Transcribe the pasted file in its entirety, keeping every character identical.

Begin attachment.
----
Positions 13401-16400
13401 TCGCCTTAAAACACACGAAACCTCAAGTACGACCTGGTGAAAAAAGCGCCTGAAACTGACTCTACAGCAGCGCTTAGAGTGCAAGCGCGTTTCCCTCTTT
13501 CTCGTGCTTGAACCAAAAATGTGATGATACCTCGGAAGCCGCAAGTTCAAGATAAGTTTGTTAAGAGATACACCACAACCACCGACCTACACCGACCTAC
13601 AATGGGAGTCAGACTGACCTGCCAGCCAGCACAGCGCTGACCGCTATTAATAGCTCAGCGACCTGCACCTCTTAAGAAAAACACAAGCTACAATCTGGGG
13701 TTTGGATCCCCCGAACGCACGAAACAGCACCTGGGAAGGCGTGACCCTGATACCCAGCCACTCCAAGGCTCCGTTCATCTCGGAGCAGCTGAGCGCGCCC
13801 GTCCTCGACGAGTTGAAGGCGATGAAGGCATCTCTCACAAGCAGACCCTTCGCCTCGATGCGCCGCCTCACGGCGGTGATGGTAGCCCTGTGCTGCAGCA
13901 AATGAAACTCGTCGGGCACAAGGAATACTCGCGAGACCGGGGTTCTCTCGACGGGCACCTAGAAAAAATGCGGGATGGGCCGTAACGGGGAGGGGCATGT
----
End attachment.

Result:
Positions 13401-16400
13401 TCGCCTTAAAACACACGAAACCTCAAGTACGACCTGGTGAAAAAAGCGCCTGAAACTGACTCTACAGCAGCGCTTAGAGTGCAAGCGCGTTTCCCTCTTT
13501 CTCGTGCTTGAACCAAAAATGTGATGATACCTCGGAAGCCGCAAGTTCAAGATAAGTTTGTTAAGAGATACACCACAACCACCGACCTACACCGACCTAC
13601 AATGGGAGTCAGACTGACCTGCCAGCCAGCACAGCGCTGACCGCTATTAATAGCTCAGCGACCTGCACCTCTTAAGAAAAACACAAGCTACAATCTGGGG
13701 TTTGGATCCCCCGAACGCACGAAACAGCACCTGGGAAGGCGTGACCCTGATACCCAGCCACTCCAAGGCTCCGTTCATCTCGGAGCAGCTGAGCGCGCCC
13801 GTCCTCGACGAGTTGAAGGCGATGAAGGCATCTCTCACAAGCAGACCCTTCGCCTCGATGCGCCGCCTCACGGCGGTGATGGTAGCCCTGTGCTGCAGCA
13901 AATGAAACTCGTCGGGCACAAGGAATACTCGCGAGACCGGGGTTCTCTCGACGGGCACCTAGAAAAAATGCGGGATGGGCCGTAACGGGGAGGGGCATGT